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Lung Volume and Lung Capacities

AIPMT-NEET Biology Aspirants, read out the next AIPMT-NEET Biology Study material/ Notes.

  • Also called as Pulmonary volume and Pulmonary capacities (pulmon- = lungs) or Respiratory volume or Respiratory capacities.
  • Healthy adult individual normally breathes 12 times in a minute, in a resting position.
  • Each inhalation (inspiration) and exhalation (expiration) or each normal breath moves about 500 mL of air in and out of the lungs. So, volume of air in one breath is 500 mL, which is called as Tidal volume (TV/ VT).

Tidal Volume (TV): Volume of air inspired or expired during a normal respiration. It is approx. 500 mL.

  • So, Volume of air inspired or expired each minute is equal to respiratory rate (12 breaths/min) multiplied by tidal volume (500 mL/breath) = 12X 500= 6000 mL or 6 litres/min. It is called as minute ventilation (MV).
  • Healthy individual can inspire or expire approx. 6000-8000 mL of air per min.

Spirometer : Apparatus used to measure volume of air exchanged during respiration. Also called as Respirometer. Record is called as Spirogram. In spirogram, inhalation is recorded as upward deflection and exhalation is recorded as downward deflection.

Spirogram showing lung volume and lung capacities

Spirogram showing lung volume and lung capacities

Inspiratory Reserve Volume (IRV): Extra volume of air that can be inspired with a full force above the normal tidal volume. This averages about 2500 mL to 3000 mL.

Expiratory Reserve Volume (ERV): After normal inspiration, extra volume of air that can be expired with a full force after the end of normal tidal volume expiration. This averages 1000 mL to 1200 mL.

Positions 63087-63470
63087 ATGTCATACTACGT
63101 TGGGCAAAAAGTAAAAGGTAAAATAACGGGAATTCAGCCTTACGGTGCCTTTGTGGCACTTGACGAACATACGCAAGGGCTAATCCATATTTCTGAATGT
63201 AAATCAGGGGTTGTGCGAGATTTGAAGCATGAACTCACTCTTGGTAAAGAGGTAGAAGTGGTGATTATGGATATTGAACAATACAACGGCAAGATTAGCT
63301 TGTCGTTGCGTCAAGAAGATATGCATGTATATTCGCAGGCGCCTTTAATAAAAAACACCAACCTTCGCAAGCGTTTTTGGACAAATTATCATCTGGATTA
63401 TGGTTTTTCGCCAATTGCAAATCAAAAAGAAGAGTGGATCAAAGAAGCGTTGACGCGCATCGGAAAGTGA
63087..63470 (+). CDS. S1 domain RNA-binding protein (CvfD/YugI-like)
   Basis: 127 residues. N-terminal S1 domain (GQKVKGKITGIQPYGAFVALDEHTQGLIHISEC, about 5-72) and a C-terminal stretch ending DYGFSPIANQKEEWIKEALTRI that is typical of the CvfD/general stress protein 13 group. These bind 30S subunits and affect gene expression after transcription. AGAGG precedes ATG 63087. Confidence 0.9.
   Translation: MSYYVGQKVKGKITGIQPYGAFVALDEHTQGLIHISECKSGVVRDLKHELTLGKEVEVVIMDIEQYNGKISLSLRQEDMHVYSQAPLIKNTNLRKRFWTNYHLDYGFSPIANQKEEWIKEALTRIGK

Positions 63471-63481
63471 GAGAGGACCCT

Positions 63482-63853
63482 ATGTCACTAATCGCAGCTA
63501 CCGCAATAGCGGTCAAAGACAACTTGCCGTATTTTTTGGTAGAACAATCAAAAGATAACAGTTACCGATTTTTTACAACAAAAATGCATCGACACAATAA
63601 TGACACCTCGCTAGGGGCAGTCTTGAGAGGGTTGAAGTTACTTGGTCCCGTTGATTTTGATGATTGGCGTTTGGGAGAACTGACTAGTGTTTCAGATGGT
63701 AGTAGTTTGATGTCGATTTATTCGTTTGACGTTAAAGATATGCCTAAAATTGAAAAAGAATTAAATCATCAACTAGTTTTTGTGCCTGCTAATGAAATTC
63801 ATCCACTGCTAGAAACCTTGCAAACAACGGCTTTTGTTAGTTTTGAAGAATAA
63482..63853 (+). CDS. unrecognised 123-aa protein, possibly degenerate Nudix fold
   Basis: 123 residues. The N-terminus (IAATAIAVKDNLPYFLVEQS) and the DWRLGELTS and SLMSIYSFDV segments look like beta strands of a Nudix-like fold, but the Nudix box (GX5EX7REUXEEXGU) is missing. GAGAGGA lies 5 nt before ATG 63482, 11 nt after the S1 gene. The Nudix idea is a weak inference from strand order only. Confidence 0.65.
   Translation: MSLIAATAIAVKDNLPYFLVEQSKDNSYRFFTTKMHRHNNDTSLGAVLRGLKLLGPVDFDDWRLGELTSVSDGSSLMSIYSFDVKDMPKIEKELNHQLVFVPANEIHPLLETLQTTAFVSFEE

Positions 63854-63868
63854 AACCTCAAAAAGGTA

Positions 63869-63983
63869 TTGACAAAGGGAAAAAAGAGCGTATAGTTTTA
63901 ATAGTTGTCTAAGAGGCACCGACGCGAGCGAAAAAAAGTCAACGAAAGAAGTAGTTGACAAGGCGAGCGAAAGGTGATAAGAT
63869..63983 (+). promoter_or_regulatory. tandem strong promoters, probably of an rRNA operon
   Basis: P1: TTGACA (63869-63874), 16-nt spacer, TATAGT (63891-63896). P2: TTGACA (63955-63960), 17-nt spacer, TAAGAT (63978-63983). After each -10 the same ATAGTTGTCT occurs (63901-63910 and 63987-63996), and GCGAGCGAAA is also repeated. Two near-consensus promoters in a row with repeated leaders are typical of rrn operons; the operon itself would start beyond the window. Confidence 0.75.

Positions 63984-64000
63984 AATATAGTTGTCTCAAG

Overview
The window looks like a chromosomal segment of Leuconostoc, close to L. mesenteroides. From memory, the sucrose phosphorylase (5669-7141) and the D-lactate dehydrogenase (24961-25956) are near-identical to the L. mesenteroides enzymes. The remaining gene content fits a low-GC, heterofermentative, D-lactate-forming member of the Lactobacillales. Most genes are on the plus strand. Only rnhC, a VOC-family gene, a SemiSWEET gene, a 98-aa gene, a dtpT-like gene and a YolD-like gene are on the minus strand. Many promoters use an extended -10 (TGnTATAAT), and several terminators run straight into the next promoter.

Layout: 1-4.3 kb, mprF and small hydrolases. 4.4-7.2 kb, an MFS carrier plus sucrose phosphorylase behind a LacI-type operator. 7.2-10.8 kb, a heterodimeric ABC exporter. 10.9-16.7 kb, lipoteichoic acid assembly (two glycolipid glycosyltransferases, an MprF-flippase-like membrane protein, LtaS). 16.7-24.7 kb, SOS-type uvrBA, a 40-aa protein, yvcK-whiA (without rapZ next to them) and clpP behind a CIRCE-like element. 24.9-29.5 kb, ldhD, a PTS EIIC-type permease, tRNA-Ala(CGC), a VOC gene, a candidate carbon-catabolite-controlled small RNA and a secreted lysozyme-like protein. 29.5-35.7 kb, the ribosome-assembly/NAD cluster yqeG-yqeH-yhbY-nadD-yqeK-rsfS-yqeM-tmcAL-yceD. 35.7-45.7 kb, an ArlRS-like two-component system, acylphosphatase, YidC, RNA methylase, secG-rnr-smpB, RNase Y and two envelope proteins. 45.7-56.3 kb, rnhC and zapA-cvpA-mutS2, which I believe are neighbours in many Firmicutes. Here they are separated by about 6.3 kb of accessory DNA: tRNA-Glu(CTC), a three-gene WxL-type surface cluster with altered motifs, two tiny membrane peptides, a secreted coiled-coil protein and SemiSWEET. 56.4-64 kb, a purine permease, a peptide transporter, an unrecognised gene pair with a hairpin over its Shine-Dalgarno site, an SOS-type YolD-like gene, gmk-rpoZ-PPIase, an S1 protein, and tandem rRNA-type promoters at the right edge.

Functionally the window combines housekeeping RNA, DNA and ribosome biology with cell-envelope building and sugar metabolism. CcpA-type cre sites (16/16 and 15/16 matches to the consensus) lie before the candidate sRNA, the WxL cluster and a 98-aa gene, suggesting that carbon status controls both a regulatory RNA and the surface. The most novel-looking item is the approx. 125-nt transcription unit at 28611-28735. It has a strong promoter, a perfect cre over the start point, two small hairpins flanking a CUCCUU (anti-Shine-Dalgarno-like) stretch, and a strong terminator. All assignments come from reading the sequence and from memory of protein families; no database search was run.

Residual Volume (RV): Volume of air which remains in lungs even after most forceful expiration. This averages about 1100-1200 mL. Residual volume keeps the alveoli slightly inflated and prevents them to collapse. It can’t be measured by spirometer.

Lung capacities are the combinations of two or more lung volumes described above. Lung capacities are useful in clinical diagnosis. Following are the lung capacities:

  • Inspiratory Capacity (IC): After normal expiration, total volume of air person can inspire/ inhale expanding its lungs to the maximum. It is equal to Tidal volume plus Inspiratory Reserve Volume (TV+IRV), i.e. 500 mL + 3000 mL= 3500 mL.
  • Functional Residual Capacity (FRC): Volume of air that will remain in the lungs after a normal expiration. This includes ERV+RV, i.e. 1200 mL +1200 mL= 2400 mL.
  • Vital Capacity (VC): The maximum volume of air a person can breathe in after a forced expiration or the maximum volume of air a person can breathe out after a forced inspiration. This includes ERV, TV and IRV, i.e. 1200 mL+ 500 mL + 3000 mL= 4700 mL (4600 – 4800 mL).
  • Total Lung Capacity: Total volume of air accommodated in the lungs at the end of a forced inspiration. This includes (RV, ERV, TV and IRV) or (Vital capacity + Residual volume), 4800 mL + 1200 mL =6000 mL (5800- 6000 mL).
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